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Amar Singh and ors. Vs. Sohan Lal - Court Judgment

LegalCrystal Citation
SubjectProperty;Civil
CourtJammu and Kashmir High Court
Decided On
Case NumberCivil Second Appeal No. 23 of 1983
Judge
Reported inAIR1985J& K42
ActsJammu and Kashmir Code of Civil Procedure (CPC) , 1977 - Section 105(2)
AppellantAmar Singh and ors.
RespondentSohan Lal
Appellant Advocate S.S. Lehar, Adv.
Respondent Advocate T.S. Thakur, Adv.
DispositionAppeal dismissed
Cases ReferredLonankutty v. Thomman
Excerpt:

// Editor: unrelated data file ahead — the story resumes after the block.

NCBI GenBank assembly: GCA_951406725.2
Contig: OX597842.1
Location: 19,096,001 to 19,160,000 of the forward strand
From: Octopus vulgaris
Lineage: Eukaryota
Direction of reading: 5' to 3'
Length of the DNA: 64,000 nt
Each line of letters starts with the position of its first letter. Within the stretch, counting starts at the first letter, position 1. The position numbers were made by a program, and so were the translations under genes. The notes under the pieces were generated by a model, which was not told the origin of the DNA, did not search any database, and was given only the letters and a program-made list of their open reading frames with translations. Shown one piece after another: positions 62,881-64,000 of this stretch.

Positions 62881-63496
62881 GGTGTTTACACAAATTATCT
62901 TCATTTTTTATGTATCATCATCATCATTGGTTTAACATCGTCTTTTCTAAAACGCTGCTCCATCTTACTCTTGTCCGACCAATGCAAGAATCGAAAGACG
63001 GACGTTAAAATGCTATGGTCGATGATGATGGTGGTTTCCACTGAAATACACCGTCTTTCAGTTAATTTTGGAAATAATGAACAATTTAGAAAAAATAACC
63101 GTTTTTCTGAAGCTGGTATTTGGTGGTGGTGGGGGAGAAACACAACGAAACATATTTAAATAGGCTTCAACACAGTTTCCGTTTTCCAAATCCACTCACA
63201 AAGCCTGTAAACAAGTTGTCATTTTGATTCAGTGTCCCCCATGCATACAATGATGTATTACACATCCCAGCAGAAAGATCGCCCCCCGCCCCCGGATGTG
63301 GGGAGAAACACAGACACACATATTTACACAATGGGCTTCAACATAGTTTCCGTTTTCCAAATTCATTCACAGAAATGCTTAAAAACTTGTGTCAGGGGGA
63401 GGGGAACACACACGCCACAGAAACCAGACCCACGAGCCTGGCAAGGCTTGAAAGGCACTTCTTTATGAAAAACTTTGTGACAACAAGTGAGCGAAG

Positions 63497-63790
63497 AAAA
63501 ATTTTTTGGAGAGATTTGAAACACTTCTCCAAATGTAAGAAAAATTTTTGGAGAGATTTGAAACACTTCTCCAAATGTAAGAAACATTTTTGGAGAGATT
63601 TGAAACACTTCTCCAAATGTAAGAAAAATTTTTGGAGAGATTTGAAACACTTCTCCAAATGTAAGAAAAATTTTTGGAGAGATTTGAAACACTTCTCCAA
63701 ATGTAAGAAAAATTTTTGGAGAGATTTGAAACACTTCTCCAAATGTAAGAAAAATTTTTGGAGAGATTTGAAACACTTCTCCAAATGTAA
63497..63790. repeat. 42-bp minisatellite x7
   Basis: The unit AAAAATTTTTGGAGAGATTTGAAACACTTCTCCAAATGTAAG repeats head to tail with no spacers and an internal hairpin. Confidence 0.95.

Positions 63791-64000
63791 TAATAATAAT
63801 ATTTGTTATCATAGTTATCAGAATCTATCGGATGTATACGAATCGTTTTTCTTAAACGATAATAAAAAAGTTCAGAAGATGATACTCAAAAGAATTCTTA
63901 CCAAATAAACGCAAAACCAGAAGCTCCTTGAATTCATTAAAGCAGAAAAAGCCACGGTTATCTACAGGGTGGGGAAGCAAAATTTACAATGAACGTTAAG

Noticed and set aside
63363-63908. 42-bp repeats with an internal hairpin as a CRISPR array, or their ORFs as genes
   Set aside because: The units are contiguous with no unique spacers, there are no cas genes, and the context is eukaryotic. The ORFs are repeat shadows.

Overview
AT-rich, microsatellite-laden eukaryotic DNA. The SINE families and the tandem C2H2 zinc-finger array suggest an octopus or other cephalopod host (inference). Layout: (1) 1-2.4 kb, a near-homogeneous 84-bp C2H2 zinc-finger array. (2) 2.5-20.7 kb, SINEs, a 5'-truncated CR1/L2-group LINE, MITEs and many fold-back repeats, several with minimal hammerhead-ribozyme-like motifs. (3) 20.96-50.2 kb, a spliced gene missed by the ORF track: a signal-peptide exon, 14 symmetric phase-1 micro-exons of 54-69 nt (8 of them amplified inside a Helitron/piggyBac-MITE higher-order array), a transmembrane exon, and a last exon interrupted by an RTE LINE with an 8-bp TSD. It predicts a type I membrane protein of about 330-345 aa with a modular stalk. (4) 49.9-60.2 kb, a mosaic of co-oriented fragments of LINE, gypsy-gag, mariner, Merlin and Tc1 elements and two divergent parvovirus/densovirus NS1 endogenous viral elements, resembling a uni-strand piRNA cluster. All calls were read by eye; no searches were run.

- .....learned counsel for the respondent before me submits that the short question that the trial judge could consider, had been clearly set out in the remand order. in other words, the trial judge was directed only to consider whether an application was filed for bringing on record the legal representatives of the deceased plaintiff and to dispose of that application, if available, in accordance with law. if the answer to the direction is against the plaintiffs, the necessary consequence was the dismissal of the suit as a whole.4. the trial judge understood the remand order thus :'that the scope of inquiry by this court after remand is limited the appellate court has directed this court to only find out whether the application made by the alleged heirs of the deceased plaintiff.....
Judgment:

V. Khalid, C.J.

1. Before adverting to the questions of law raised before me in this second appeal, it would be useful to briefly refer to the facts of the case.